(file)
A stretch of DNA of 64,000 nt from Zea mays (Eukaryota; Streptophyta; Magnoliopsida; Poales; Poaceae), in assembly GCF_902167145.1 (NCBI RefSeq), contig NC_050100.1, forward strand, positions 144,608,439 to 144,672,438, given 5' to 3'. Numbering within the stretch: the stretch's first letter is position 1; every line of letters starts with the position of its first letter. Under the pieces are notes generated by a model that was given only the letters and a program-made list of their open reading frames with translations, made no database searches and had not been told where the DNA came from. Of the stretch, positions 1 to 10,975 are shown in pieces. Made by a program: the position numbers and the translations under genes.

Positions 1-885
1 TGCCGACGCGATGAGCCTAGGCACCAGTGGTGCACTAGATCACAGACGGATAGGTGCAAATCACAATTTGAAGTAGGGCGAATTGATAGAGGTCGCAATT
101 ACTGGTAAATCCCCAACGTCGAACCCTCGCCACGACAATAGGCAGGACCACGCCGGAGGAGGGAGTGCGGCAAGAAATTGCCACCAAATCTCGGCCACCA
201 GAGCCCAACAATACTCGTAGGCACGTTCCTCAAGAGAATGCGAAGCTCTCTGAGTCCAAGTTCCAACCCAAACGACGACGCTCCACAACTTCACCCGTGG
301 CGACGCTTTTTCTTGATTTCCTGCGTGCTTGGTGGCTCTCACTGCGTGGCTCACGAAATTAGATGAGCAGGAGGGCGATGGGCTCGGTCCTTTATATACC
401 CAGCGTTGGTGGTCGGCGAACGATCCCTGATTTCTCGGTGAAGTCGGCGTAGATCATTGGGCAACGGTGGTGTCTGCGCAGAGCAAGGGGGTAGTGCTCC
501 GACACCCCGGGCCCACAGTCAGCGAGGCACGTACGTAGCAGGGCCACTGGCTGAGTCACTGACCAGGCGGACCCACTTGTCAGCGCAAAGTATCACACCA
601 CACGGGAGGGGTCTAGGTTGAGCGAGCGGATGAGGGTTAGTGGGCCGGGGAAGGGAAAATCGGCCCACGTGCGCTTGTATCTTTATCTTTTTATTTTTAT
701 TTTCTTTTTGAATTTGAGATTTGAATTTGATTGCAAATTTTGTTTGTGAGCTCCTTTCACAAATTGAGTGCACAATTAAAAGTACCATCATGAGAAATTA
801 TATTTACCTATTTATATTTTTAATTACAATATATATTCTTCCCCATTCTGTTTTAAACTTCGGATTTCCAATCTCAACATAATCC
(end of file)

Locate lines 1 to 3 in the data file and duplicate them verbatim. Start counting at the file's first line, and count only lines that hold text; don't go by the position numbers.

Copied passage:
A stretch of DNA of 64,000 nt from Zea mays (Eukaryota; Streptophyta; Magnoliopsida; Poales; Poaceae), in assembly GCF_902167145.1 (NCBI RefSeq), contig NC_050100.1, forward strand, positions 144,608,439 to 144,672,438, given 5' to 3'. Numbering within the stretch: the stretch's first letter is position 1; every line of letters starts with the position of its first letter. Under the pieces are notes generated by a model that was given only the letters and a program-made list of their open reading frames with translations, made no database searches and had not been told where the DNA came from. Of the stretch, positions 1 to 10,975 are shown in pieces. Made by a program: the position numbers and the translations under genes.

Positions 1-885
1 TGCCGACGCGATGAGCCTAGGCACCAGTGGTGCACTAGATCACAGACGGATAGGTGCAAATCACAATTTGAAGTAGGGCGAATTGATAGAGGTCGCAATT